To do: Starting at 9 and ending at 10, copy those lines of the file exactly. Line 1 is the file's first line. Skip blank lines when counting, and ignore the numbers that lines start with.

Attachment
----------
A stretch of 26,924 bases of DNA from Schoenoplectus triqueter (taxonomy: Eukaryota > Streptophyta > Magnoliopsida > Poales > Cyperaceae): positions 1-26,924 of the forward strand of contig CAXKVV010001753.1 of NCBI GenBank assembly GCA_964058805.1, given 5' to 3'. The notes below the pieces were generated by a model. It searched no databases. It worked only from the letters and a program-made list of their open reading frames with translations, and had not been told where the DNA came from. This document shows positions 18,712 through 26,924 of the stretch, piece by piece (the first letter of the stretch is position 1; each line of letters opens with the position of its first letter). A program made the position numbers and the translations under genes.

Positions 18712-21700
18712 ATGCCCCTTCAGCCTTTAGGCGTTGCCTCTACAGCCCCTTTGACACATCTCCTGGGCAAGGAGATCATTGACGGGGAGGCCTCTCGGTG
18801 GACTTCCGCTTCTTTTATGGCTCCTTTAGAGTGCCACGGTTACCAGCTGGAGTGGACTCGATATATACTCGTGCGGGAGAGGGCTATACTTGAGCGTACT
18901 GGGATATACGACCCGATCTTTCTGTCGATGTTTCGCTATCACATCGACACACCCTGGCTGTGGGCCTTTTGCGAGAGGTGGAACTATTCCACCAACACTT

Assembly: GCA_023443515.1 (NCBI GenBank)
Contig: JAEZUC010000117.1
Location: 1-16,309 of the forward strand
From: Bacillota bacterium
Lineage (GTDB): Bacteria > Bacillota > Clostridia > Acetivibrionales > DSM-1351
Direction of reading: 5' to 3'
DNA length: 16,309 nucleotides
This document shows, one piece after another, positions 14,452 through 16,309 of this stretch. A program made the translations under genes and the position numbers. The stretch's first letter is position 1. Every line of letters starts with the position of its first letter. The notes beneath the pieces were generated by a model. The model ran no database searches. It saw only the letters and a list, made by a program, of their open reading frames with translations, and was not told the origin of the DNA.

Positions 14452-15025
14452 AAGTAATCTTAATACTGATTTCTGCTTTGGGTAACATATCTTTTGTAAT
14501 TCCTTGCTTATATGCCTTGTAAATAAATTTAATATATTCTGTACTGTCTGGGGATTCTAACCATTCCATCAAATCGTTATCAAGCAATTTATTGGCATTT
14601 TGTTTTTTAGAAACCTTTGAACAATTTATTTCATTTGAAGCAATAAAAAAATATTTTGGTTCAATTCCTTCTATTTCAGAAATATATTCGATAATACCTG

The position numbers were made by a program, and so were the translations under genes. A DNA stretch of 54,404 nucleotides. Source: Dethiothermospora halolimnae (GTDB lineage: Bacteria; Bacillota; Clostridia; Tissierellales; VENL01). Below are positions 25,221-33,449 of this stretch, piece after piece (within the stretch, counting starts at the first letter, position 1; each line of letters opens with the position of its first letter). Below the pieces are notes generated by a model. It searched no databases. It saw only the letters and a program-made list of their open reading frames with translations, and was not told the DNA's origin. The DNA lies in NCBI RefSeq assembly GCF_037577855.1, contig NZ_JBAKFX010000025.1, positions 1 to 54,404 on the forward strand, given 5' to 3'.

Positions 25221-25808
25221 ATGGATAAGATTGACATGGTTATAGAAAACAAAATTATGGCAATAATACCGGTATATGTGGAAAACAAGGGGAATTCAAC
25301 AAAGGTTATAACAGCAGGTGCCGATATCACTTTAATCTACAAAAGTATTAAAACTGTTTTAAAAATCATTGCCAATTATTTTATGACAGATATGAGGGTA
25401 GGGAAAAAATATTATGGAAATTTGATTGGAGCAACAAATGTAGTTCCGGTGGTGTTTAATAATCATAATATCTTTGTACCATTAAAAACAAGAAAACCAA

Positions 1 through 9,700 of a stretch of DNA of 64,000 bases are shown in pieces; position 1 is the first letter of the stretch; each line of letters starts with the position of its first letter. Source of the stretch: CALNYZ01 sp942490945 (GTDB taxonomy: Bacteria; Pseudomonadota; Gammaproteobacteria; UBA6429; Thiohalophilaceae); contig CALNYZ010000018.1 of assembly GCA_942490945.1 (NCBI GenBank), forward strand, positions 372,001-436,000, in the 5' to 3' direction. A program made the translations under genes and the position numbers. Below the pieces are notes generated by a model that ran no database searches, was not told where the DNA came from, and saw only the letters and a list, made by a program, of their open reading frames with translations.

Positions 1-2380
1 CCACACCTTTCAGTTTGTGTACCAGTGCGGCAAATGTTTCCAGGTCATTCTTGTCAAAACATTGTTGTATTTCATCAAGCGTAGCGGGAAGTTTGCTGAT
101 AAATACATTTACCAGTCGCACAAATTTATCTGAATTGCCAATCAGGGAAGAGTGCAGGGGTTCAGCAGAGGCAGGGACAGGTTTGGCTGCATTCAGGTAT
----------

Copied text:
From: Bacillota bacterium
Lineage (GTDB): Bacteria > Bacillota > Clostridia > Acetivibrionales > DSM-1351